This all brings us to how you can combat malicious API calls. As with any cyber threat, the first challenge lies with detection.

Because it’s the behaviour and intent behind the API use that makes a call malicious or friendly, this is not a simple task. What may be considered malicious behaviour most of the time, could just be a confused user, and vice versa.

To detect malicious API calls, the typical advice is to create a sliding scale of behaviour. This would have user behaviour that you expect on one end, and the obviously malicious on the other. The middle grey area applies to the API calls that may or may not be malicious — working on a balance of probability.

What to look out for?

More specifically, though, what kind of behaviour should you be looking out for?

  • Privilege escalations

Keep an eye out for accounts or users of an API that get more access rights than you expect. Any attempts at excess access — successful or otherwise — should be monitored. This behaviour may be pointing toward malicious API calls.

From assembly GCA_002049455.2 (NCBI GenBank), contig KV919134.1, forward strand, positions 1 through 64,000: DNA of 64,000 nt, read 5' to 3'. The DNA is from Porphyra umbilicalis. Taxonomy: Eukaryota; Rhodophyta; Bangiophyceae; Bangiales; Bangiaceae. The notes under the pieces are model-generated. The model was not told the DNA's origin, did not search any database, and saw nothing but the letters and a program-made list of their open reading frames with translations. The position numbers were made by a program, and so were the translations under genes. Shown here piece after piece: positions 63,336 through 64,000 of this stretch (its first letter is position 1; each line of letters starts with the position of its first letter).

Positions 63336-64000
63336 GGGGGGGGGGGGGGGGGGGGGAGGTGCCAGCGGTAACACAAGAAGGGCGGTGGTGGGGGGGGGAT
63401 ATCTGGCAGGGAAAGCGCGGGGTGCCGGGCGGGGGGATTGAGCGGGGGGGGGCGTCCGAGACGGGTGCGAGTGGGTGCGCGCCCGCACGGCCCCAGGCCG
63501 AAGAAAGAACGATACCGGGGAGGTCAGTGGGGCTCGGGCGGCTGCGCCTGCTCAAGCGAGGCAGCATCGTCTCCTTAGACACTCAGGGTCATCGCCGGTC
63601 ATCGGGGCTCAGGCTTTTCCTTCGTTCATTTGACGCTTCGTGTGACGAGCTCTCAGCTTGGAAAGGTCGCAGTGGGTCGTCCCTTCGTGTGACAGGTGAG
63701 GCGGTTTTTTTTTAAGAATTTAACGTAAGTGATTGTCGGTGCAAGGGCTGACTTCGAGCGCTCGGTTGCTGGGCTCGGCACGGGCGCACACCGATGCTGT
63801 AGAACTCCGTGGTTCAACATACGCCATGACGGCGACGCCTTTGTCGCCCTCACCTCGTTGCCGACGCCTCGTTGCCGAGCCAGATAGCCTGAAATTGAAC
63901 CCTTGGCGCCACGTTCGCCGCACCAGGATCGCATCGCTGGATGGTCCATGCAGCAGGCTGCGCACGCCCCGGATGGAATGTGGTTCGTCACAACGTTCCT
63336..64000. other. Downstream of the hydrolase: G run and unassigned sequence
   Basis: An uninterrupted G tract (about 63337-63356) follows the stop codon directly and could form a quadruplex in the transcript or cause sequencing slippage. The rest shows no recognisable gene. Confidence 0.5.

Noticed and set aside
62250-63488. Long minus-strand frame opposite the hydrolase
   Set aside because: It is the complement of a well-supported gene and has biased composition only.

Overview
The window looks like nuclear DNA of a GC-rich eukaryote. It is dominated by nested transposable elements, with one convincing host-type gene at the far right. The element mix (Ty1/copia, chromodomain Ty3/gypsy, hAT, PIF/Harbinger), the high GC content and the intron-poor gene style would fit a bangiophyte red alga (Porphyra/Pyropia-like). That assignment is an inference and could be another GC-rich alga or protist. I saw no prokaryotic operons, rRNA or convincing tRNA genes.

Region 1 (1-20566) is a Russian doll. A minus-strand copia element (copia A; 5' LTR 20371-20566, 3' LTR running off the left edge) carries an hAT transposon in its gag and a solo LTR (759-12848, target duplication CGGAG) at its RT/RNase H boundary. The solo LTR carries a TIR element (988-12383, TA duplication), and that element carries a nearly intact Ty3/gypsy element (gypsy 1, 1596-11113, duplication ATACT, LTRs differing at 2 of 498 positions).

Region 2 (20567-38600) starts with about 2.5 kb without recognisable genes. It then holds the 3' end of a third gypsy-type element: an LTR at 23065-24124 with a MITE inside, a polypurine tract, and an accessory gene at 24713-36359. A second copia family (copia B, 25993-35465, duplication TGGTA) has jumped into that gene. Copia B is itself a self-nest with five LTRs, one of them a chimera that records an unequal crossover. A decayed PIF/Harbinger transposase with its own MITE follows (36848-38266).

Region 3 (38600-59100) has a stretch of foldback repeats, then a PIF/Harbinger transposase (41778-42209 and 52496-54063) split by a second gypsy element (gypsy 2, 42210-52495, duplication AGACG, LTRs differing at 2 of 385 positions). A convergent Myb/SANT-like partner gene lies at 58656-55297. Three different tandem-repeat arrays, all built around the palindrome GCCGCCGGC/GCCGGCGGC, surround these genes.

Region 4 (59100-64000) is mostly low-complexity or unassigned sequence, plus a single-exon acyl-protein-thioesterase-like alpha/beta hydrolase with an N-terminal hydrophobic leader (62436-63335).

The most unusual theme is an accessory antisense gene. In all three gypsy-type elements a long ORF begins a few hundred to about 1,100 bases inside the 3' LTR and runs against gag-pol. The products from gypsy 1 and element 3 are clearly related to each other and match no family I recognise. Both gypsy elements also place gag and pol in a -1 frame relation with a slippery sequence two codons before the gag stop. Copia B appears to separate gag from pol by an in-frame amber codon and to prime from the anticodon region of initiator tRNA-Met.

• High request rates

I.e., lots of API calls in a short amount of time (particularly from one source). Too much traffic or high-volume requests can cause an API to slow down or stop working. It could result in the API suffering buffer overrun and so on.

High request rates are highly suspicious behaviour when it comes to API calls. It can point to an ill-informed user, but typically it falls under unexpected behaviour, which requires more scrutiny.

  • Mapping attempts

There are reasons a developer might want to map an API. But, particularly when the API endpoints are internal or undocumented, it can suggest malicious intent. Namely, someone looking for weaknesses.

How to combat high traffic/high volume malicious API calls

Combatting malicious API calls isn’t just about knowing how to detect them. It’s also about putting preventative measures in place.

One of the most notable behaviours that suggest malicious API calls is sudden high traffic/high volume requests. Unchecked, these result in the slowing of your API, or even total denial of service.